Teaching is hard. Teaching is probably the hardest thing I've ever done, and I don't envy people who do it for a living at any educational level. In a perfect world you could recognize your own biases, and get constant feedback both from students, colleagues, and your supervisors / department chairs/ etc. about your performance, and integrate that into your approaches. In this perfect educational utopia, frustration with a student being slow on the uptake, or working at their own pace, shouldn't factor into your response. As a student, I'm already frustrated when i make mistakes. I'm already frustrated at the things I don't know... more so as a graduate student because I'm beginning to see the scope of all of the things that I don't know. The last thing I need, when I'm already in that state, is to be treated like an idiot because my mentor has knowledge garnered for 2 decades of experience and training which they take for granted as common knowledge. Nothing we do in science is exactly "common knowledge" in the sense that I can walk in here and be able to lecture on the subtleties and nuances of whatever weird niche you work on. In practice, often it is merely a sink or swim mentality, and things that could be turned into teachable moments are overshadowed by the frustration of a professional who seems to forget that mistakes are part of learning, and helping students learn from their mistakes is part of being a teacher. It's almost as if they are denying their own past mistakes when they were in similar circumstances.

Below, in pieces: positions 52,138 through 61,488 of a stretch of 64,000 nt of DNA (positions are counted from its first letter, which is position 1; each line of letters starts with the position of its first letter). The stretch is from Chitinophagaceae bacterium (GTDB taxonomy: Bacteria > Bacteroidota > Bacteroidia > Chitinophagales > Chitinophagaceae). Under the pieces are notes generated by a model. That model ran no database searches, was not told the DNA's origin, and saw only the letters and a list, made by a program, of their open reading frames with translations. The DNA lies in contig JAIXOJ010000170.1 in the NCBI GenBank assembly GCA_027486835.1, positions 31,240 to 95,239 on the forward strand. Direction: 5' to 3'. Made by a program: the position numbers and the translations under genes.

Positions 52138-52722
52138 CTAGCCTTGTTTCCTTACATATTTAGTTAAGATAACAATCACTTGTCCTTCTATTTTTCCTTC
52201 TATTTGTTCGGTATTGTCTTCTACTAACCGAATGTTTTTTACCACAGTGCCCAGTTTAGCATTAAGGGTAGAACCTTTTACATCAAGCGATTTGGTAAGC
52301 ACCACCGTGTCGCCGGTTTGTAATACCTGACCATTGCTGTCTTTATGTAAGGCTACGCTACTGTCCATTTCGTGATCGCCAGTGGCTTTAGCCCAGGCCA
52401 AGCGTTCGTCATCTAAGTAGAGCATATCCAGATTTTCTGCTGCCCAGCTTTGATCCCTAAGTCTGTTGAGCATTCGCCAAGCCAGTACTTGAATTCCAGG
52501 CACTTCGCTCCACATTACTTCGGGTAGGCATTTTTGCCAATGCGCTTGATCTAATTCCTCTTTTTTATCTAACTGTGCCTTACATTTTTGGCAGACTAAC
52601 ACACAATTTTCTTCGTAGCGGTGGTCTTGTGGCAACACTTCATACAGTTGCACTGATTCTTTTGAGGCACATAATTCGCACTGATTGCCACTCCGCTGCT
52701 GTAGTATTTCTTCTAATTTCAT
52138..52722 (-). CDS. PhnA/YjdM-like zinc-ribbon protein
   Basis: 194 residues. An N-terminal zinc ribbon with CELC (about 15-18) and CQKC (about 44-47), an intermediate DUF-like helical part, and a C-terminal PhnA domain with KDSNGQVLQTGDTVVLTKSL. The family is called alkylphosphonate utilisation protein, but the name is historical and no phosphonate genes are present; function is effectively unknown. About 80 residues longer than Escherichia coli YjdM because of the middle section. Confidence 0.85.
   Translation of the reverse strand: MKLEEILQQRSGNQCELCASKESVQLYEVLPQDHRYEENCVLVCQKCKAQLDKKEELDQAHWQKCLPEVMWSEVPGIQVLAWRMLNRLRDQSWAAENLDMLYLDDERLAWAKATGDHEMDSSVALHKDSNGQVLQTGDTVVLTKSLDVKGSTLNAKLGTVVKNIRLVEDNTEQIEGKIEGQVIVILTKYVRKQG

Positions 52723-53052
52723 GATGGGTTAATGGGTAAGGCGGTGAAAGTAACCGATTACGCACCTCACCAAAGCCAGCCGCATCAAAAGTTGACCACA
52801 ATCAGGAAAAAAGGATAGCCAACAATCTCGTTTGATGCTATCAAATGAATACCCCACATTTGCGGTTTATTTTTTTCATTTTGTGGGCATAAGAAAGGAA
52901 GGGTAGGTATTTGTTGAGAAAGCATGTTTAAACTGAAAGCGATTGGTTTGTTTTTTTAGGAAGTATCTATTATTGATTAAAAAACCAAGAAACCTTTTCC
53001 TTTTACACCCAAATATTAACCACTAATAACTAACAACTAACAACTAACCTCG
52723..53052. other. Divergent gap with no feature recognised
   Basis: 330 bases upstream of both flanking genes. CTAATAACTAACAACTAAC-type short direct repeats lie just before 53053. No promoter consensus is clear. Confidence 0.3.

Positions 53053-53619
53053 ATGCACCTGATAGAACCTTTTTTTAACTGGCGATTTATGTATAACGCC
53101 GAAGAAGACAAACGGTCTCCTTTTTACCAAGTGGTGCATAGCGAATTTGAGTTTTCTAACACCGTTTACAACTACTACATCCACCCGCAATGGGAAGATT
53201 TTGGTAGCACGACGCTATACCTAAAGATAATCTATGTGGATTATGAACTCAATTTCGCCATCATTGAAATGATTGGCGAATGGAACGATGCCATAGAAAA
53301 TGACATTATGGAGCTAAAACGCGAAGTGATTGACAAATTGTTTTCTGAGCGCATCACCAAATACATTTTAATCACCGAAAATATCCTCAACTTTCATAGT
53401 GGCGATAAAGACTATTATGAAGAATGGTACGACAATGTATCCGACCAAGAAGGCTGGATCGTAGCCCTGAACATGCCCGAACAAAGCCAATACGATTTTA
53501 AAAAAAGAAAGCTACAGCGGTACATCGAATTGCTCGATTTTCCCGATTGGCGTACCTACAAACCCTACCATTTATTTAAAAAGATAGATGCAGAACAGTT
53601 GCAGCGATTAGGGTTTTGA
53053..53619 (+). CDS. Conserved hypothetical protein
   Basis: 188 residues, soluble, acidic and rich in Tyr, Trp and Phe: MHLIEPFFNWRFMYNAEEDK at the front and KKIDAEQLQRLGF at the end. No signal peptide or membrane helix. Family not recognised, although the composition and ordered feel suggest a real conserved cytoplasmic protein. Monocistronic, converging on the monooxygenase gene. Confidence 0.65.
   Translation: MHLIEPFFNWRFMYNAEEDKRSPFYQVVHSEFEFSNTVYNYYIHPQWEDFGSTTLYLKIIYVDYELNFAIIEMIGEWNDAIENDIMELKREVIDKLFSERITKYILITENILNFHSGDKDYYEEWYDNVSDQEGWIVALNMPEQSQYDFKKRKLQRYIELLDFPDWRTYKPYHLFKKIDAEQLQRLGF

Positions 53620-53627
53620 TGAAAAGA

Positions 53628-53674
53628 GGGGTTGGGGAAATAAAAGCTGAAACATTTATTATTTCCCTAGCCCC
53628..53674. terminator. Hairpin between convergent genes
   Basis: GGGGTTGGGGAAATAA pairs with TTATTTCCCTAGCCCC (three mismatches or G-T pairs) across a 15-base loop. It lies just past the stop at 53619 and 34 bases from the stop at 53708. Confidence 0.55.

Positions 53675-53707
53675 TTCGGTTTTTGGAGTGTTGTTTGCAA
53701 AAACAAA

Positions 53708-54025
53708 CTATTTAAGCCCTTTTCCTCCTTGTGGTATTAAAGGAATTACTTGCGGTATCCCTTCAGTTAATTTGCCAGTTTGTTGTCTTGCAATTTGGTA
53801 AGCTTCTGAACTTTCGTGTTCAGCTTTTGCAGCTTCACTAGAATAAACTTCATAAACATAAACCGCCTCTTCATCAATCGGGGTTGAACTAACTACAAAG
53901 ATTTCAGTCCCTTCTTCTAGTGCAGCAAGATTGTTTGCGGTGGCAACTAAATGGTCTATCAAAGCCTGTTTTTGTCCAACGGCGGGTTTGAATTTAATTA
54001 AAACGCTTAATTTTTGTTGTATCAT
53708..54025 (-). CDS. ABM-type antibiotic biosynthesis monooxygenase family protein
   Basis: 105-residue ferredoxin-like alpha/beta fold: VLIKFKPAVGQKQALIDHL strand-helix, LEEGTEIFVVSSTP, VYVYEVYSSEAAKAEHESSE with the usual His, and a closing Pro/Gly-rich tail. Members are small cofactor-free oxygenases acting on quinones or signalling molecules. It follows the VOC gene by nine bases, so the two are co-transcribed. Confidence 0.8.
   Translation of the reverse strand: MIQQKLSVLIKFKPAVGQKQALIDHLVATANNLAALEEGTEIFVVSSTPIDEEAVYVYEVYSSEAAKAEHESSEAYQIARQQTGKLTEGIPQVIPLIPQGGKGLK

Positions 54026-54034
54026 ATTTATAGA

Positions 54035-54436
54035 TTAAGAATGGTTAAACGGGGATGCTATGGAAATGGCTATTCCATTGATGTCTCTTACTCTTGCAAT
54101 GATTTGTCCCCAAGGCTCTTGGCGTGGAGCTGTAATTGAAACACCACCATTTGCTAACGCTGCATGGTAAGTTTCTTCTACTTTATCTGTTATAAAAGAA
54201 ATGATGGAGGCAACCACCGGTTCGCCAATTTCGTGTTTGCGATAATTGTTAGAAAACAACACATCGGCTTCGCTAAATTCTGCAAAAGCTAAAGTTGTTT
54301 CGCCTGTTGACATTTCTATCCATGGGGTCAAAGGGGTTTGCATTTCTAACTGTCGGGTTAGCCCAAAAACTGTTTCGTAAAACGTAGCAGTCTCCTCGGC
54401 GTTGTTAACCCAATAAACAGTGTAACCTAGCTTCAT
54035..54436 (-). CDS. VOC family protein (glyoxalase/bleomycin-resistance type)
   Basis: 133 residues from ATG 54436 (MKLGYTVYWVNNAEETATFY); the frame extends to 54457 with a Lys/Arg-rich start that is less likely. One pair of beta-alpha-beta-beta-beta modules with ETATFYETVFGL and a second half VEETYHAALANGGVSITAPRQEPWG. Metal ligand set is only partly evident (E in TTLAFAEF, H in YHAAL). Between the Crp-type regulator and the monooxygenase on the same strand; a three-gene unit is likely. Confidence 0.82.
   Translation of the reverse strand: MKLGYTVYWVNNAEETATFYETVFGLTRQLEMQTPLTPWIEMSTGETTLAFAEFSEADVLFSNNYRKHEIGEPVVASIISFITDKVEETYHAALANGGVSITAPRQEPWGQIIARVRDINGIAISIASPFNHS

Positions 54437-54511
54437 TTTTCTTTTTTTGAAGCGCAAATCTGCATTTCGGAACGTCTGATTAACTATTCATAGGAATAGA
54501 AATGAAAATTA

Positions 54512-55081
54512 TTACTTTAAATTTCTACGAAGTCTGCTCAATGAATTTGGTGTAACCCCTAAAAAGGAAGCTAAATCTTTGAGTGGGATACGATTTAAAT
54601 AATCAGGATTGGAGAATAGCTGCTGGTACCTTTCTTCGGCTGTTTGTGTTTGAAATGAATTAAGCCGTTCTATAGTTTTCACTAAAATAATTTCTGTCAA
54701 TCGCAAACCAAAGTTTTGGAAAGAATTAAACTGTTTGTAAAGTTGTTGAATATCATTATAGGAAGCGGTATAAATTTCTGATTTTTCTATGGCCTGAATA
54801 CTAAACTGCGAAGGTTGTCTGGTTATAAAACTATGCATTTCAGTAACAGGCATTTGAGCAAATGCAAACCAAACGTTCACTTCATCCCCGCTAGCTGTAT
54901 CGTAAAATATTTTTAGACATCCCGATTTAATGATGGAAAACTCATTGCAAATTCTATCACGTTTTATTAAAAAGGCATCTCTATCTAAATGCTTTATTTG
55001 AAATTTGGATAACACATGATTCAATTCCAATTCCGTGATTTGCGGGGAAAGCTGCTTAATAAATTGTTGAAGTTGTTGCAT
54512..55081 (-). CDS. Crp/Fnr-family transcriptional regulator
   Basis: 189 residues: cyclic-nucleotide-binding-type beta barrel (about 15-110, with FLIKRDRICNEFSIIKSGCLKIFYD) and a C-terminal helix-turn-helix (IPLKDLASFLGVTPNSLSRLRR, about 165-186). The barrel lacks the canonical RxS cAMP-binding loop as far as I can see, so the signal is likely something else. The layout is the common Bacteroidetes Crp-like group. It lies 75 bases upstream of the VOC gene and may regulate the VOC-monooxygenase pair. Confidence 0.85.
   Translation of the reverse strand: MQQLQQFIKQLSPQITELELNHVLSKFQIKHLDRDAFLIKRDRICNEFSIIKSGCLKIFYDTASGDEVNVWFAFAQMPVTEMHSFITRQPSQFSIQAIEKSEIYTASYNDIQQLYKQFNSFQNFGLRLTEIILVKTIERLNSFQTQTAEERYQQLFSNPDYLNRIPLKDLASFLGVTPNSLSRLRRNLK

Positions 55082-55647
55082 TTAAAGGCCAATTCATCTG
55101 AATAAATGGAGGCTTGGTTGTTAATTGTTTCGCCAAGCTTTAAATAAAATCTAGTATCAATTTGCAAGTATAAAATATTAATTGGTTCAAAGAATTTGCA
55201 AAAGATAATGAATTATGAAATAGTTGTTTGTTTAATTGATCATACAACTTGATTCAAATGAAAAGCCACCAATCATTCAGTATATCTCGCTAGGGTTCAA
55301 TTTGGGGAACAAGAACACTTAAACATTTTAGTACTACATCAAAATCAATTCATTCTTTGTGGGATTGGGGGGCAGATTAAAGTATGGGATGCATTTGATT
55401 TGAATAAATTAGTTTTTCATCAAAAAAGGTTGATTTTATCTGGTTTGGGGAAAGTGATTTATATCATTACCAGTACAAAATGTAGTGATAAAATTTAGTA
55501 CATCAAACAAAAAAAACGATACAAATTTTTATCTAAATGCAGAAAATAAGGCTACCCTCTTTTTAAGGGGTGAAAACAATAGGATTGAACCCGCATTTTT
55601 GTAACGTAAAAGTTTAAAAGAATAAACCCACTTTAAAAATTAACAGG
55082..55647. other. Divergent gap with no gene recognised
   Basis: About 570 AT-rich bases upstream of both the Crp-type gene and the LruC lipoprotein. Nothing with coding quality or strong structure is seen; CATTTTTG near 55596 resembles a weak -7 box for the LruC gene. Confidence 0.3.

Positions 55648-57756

We get it, nobody is perfect. That includes lofty academics with their PhDs and years of experience. The thing is, you don't train the next generation (and your future colleagues) by belittling, browbeating, shaming, or otherwise doing everything a teacher isn't supposed to do. Part of being a professor is sharing your knowledge. Part of training graduate students is helping them to not make mistakes twice. While it certainly sticks in our heads when we're berated for small errors or inconsequential things, it also tends to undermine our self-esteem and self-efficacy. The reasoning that there are things we should know is almost laughably over-simplified given the diversity of backgrounds. For example, in my cohort, there are students who had never taken a molecular biology course. Two of us have masters degrees in related fields already. I've never taken a developmental biology or cell physiology course. There are things we were never taught, and things we've probably forgotten. In no sense does it help us learn (or want to learn) to tell us that we're stupid for not knowing things that we were never taught or told were important, especially if they pertain to things we've never done before, or fields we have little experience in. This is compounded by the tendency for academics to take their work so seriously that they take errors as personal slights. I'm not trying to derail a decade of work; I'm trying to find my own way as a budding scientist who must, through necessity, rely on the training and mentoring of academics in order to succeed. When that support is minimal, non-existent, or takes the form of unnecessary bullying (for any reason) it does not help anyone involved.